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Emeran A. Mayer, MD, Ph.D., David Geffen School of Medicine at UCLA, delivers an informative overview of the brain to gut connection. Dr. Mayer serves as director,G. Oppenheimer Center for Neurobiology of Stress and Resilience (CNSR); co-director, CURE: Digestive Diseases Research Center; and is an experienced professor of medicine, physiology, and psychiatry.

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Dr. Mayer attended the Ludwig Maximilian’s University in Munich, Germany where he received his MD/ Ph.D. Dr. Mayer completed his residency at the Vancouver General Hospital in Vancouver, Canada and his GI fellowship training at the UCLA/VA Wadsworth Training Program. With a lifelong fascination for research, Dr. Mayer has applied his extensive knowledge toward a career studying the clinical and research aspects of brain-body interactions, with a particularly intensive focus on bidirectional communication between the brain and the gut in regard to health and disease.

Dr. Mayer discusses his long career and findings that led to the decision to write his new book, The Mind-Gut Connection. He details particular studies that influenced the material that is discussed in-depth in his books, such as one study that involved testing of individuals who were given a probiotic cocktail and then observed regarding their symptoms and brain function.

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His surprising findings in this study pushed him to include the gut microbiome in all of his studies thereafter.

Dr. Mayer is considered to be one of the world’s top expert investigators of the many brain-gut microbiome interactions in GI disorders, with specific regard to functional and inflammatory bowel disorders as well as obesity. Dr. Mayer’s exceptional work has been noted worldwide and as such he has enjoyed continual funding for his important research from the National Institutes of Health (NIH) since 1989.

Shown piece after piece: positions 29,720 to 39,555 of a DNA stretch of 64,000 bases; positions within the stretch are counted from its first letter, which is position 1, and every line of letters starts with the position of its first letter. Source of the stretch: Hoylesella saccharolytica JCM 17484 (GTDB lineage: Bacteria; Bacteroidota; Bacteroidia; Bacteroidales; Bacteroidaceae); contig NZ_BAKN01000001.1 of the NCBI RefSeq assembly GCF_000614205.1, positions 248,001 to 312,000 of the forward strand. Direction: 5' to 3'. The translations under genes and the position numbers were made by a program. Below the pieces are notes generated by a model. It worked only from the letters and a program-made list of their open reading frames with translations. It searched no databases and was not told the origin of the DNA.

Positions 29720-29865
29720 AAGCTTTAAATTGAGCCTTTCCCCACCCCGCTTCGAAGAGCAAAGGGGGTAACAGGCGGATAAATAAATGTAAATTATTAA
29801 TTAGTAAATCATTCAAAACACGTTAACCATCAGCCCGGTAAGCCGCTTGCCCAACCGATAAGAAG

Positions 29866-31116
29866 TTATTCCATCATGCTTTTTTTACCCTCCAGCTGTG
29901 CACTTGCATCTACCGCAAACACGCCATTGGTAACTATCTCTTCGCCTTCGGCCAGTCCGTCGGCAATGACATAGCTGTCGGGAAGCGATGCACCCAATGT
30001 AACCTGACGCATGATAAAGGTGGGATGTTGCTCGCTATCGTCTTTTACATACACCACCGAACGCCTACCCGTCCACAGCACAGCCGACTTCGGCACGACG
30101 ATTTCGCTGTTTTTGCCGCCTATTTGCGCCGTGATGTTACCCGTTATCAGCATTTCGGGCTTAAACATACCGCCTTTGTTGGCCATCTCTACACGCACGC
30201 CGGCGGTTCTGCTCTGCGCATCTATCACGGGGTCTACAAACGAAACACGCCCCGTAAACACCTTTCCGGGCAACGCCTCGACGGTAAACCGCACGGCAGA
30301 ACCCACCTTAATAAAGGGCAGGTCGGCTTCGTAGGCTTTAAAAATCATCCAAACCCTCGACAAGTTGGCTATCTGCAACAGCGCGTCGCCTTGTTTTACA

The digestive research expert reveals his findings on multitudinous studies of microbial function. He details the use of interventions such as cognitive behavioral therapy (CBT) in his studies, specifically regarding gastrointestinal maladies such as irritable bowel syndrome (IBS) and others. His findings indicated that the CBT was instrumental in improving symptoms for IBS significantly. Dr. Mayer’s work concluded that the brain has incredible influence on microbial composition. Dr. Mayer relates how the autonomic nervous system affects the environment of the gut, thus stressors in our lives have a direct impact on our digestive system’s functioning, from secretions to peptides, to blood flow, and beyond.

Dr. Mayer speaks about causality and the models that they have studied to explain microbiome disorders.

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He discusses the circular process in which the brain sends signals to the gut, the back and forth signaling that impacts functioning. Further, he discusses in detail gene expression profiles, proteins, metabolites, etc., and the connections between various elements of his research, as well as the collective research, being done globally in regard to these brain/gut issues.

The neurobiology researcher provides some background on other studies that focus on teaching the brain to send different signals, as well as diet in regard to gut microbial function. Dr. Mayer states that plant-based diets are by far the best diets for functioning, and the microbiome in general, according to epidemiological studies. He discusses how metabolites are affected by diet, and how gut function will revert when special diets are changed or discontinued. He provides detailed information on specific diets and his thoughts regarding them. As Dr. Mayer states, exposure to antibiotics and dietary patterns of pregnant mothers, etc. all impact microbiomes. He explains the differences that exist in the microbiomes of various and diverse populations of people, and how diet can impact our gut functioning rather quickly once changes are made, for example switching from fast food to a Mediterranean diet, etc.

Dr. Mayer is the director of the Gail and Gerald Oppenheimer Family Center for Neurobiology of Stress, and is currently PI of a NIH Center grant on the sex differences in functional GI disorders, on a consortium grant of brain-bladder interactions, and a RO1 grant on brain imaging in IBS. As a leading expert in microbiome studies, Dr. Mayer seeks to continually dig deeper into the connections between the brain and the gut in his quest to find new ways to improve health for everyone.


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